The Concise Oxford English Dictionary (officially titled The Concise Oxford Dictionary until 2002, and widely abbreviated COD or COED) is probably the best-known of the 'smaller' Oxford dictionaries. The latest edition of the Concise Oxford English Dictionary contains over 240,000 entries and 1,728 pages (concise only compared to the OED at over 21,000 pages). Its 12th edition, published in 2011, is used by both the United Nations and NATO as the current authority for spellings in documents written in English for international use. It is available as an e-book for a variety of handheld device platforms. In addition to providing information for general use, it documents local variations such as United States and United Kingdom usage.
It was started as a derivative of the Oxford English Dictionary (OED), although section S–Z had to be written before the Oxford English Dictionary reached that stage. However, starting from the 10th edition, it is based on the Oxford Dictionary of English (also known as the NODE) rather than the OED. The most recent edition is the 12th edition, published in 2011.
Until 2000, it was the dictionary used on the UK game show Countdown.
1st Edition (1911): The Concise Oxford Dictionary of Current English, adapted by H. W. Fowler and F. G. Fowler ... from the Oxford Dictionary. (They wrote the last section S–Z before the Oxford English Dictionary had reached that stage.)
2nd Edition (1929): The Concise Oxford Dictionary of Current EnglishH. W. Fowler alone (his brother had died in 1918, although his name is still on the title page).
3rd Edition: (1934) was revised by H. W. Fowler and H. G. Le Mesurier.
4th (1951) and 5th (1964) Editions were revised by E. McIntosh, who introduced the space-saving swung dash that stands for the headword. The title page still read The Concise Oxford Dictionary of Current English; but the description read 'edited by H. W. Fowler and F. G. Fowler; based on The Oxford Dictionary'.
6th (1976) and 7th (1982) Editions were still called The Concise Oxford Dictionary of Current English, but the subtitle now read based on the Oxford English dictionary and its supplements first edited by H.W. Fowler and F.G. Fowler. It was (thoroughly) edited by J.B. Sykes, catching up with the developments in the parent dictionary. In the 7th Edition, symbols were introduced to mark uses considered controversial or offensive.
8th Edition (1990): The Concise Oxford Dictionary of Current English, first edited by H. W. Fowler and F. G. Fowler was edited by Robert E. Allen. Being computer-based, this edition changed the original structure to a large extent.
9th Edition (1995) was edited by Della Thompson.
1st Edition 100th Anniversary Edition (2011): The Concise Oxford Dictionary The 1911 First Edition includes the photocopied version of the 1st Edition dictionary, an introductory essay by renowned language expert David Crystal, a timeline of the chronology through 100 years of COED.
10th Edition (1999, revised 2001) became The Concise Oxford English Dictionary. It was edited by Judy Pearsall. Rather than being a direct revision of the 9th edition, it was based on the larger New Oxford Dictionary of English (1998), which Pearsall had edited. Its compilation had involved a re-analysis of much of the core vocabulary using the British National Corpus. The 10th edition was also issued as an electronic resource, as a computer optical disc.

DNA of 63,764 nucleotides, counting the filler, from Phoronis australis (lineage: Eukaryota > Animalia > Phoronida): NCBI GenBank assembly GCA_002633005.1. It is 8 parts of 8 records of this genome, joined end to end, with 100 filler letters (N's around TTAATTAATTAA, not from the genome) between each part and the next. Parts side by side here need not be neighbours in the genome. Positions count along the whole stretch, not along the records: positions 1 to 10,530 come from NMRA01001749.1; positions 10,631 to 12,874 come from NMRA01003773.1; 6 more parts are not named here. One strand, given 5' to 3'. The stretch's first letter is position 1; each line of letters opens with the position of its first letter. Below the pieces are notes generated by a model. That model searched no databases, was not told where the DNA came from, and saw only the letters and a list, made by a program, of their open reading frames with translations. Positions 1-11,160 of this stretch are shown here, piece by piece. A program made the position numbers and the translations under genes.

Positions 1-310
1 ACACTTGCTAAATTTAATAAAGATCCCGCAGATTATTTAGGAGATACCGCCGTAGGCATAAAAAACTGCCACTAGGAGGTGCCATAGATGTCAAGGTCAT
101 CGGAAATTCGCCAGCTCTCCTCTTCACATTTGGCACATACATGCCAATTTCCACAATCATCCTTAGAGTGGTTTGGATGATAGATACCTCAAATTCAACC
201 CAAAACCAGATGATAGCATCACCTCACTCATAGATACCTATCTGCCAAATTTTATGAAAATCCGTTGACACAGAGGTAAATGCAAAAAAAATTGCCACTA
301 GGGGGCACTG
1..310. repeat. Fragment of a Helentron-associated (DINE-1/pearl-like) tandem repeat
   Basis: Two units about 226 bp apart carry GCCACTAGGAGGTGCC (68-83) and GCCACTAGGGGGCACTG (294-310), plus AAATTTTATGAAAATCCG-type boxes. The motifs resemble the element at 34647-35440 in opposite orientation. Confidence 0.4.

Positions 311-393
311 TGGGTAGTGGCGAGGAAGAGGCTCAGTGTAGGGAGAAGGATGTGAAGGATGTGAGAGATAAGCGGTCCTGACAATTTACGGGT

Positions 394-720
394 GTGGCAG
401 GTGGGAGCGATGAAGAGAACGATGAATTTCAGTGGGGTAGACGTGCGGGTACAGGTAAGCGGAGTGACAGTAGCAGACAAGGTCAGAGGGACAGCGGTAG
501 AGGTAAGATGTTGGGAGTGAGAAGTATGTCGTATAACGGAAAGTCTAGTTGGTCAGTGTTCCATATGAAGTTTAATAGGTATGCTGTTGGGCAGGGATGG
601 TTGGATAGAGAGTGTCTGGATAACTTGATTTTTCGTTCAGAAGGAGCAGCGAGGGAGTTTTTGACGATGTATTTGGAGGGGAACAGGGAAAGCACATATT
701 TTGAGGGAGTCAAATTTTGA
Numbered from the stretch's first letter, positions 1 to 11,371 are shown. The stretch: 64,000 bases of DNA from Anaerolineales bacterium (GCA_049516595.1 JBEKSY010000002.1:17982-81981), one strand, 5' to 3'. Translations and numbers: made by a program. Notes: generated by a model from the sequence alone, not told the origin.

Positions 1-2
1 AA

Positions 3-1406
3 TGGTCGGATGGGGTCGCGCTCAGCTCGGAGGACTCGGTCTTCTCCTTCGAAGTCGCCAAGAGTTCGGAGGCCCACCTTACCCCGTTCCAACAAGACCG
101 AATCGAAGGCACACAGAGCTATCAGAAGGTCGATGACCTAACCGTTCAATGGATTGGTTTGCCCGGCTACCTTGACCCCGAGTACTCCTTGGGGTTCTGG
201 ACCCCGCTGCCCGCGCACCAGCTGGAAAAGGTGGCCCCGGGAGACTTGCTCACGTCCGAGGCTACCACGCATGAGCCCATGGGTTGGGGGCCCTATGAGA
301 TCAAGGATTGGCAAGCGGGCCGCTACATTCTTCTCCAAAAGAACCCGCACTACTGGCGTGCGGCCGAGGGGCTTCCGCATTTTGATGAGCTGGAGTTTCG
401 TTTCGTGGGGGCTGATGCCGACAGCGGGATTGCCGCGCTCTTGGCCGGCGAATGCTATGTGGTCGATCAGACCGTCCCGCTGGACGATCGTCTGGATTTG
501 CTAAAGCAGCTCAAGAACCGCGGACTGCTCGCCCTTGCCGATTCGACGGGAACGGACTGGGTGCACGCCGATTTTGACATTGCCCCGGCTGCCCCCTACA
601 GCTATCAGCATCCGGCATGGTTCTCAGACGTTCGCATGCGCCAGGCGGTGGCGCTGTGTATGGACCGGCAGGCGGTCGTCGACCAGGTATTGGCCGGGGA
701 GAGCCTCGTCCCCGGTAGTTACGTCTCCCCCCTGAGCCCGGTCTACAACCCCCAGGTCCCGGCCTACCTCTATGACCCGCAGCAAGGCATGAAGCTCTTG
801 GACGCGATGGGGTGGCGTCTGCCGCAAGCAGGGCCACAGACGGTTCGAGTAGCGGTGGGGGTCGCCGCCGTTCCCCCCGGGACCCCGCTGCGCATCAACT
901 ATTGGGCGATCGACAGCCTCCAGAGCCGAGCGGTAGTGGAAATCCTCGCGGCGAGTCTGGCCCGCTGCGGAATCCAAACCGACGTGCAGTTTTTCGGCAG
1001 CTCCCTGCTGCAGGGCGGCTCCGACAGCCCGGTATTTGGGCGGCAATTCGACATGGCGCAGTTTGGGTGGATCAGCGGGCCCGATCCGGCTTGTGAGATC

This edition was to be the last Concise Oxford Dictionary to be used on Countdown, as contestant Helen Wrigglesworth declared ROADSIDE and it was declared illegal. After further inspection from Mark Nyman, the dictionary was found to not have any compound words in it, and was thus abandoned and the show reverted to the 9th edition. The show switched to New Oxford Dictionary of English in series 43.
Concise Oxford English Dictionary
11th Edition (2004, revised 2006, 2008 and 2009), the Concise Oxford English Dictionary was edited by Catherine Soanes and Angus Stevenson. It was based on the Oxford Dictionary of English (2nd edition (2003), which Soanes and Stevenson had edited). The 11th Edition is available on CD-ROM as an e-book for a variety of platforms.
12h Edition (2011), the Concise Oxford English Dictionary was edited by Angus Stevenson and Maurice Waite. This edition included 400 new entries, including sexting, cyberbullying, gastric band, jeggings, retweet, and woot. Includes 240,000 words, phrases, and definitions; with vocabulary covering technical and scientific vocabulary and international English. CD-ROM includes 50,000 spoken audio pronunciations, and supports Windows 2000 and above, Mac OS X 10.1 and above.
Android version: published by MobiSystems, Inc. Supports Android 4.1. Supports 18 language (Catalan, Danish, Dutch, Finnish, French, German, Hungarian, Italian, Latin, Norwegian, Polish, Portuguese, Romanian, Spanish, Swedish, Tagalog, Turkish and English) since version 6.0.
5.1.020 (redesigned user interface and experience. Adds word definitions sharing, Word of the Day, camera search)
iOS version: published by MobiSystems, Inc. Supports iOS 8.0. Includes English and Catalan languages.
It is a version of Oxford Concise English-Chinese Chinese-English Dictionary published by The Commercial Press. Publication deal between Oxford University Press and The Commercial Press was approved in 1983.